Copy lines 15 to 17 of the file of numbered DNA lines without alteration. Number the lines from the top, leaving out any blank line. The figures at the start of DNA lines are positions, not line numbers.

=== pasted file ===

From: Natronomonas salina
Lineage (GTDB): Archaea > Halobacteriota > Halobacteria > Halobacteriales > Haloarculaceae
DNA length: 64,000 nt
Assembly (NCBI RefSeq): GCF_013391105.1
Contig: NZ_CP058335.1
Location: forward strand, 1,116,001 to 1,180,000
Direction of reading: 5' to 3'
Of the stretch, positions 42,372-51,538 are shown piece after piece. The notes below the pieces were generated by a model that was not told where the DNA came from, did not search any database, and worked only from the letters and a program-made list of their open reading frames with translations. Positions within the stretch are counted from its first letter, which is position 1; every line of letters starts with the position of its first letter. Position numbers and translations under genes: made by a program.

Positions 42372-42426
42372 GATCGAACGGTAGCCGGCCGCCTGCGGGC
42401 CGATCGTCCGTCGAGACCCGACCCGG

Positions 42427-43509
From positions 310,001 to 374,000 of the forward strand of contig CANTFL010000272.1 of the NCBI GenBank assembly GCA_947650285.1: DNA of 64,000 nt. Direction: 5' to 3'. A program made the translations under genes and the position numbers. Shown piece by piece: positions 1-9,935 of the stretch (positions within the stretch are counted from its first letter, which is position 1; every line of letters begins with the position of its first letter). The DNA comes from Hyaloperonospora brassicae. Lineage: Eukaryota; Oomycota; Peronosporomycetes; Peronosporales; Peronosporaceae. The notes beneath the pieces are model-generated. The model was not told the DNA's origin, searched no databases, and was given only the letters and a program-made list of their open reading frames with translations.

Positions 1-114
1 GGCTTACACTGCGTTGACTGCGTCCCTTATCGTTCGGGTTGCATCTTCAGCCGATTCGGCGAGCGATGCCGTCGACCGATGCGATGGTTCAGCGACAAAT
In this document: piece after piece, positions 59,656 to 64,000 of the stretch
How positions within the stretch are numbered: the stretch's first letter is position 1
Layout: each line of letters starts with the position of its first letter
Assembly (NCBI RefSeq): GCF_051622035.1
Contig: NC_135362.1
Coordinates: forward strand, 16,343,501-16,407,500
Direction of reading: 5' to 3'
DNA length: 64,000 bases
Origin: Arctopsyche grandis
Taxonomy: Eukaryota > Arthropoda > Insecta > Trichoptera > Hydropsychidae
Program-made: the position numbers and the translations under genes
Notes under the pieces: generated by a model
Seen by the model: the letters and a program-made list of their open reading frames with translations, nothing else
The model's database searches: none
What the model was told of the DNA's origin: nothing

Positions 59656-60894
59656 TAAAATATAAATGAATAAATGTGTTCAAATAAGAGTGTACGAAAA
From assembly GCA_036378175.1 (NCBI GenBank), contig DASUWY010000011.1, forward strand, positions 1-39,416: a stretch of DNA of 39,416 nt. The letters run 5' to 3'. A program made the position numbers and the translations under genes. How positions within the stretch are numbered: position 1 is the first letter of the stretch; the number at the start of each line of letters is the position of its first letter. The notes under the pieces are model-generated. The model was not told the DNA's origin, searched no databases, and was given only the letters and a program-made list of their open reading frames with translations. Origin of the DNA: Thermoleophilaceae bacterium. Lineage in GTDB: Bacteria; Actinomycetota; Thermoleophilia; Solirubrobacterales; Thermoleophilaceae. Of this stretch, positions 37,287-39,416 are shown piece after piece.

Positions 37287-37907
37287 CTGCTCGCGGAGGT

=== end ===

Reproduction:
1 GGCTTACACTGCGTTGACTGCGTCCCTTATCGTTCGGGTTGCATCTTCAGCCGATTCGGCGAGCGATGCCGTCGACCGATGCGATGGTTCAGCGACAAAT
In this document: piece after piece, positions 59,656 to 64,000 of the stretch
How positions within the stretch are numbered: the stretch's first letter is position 1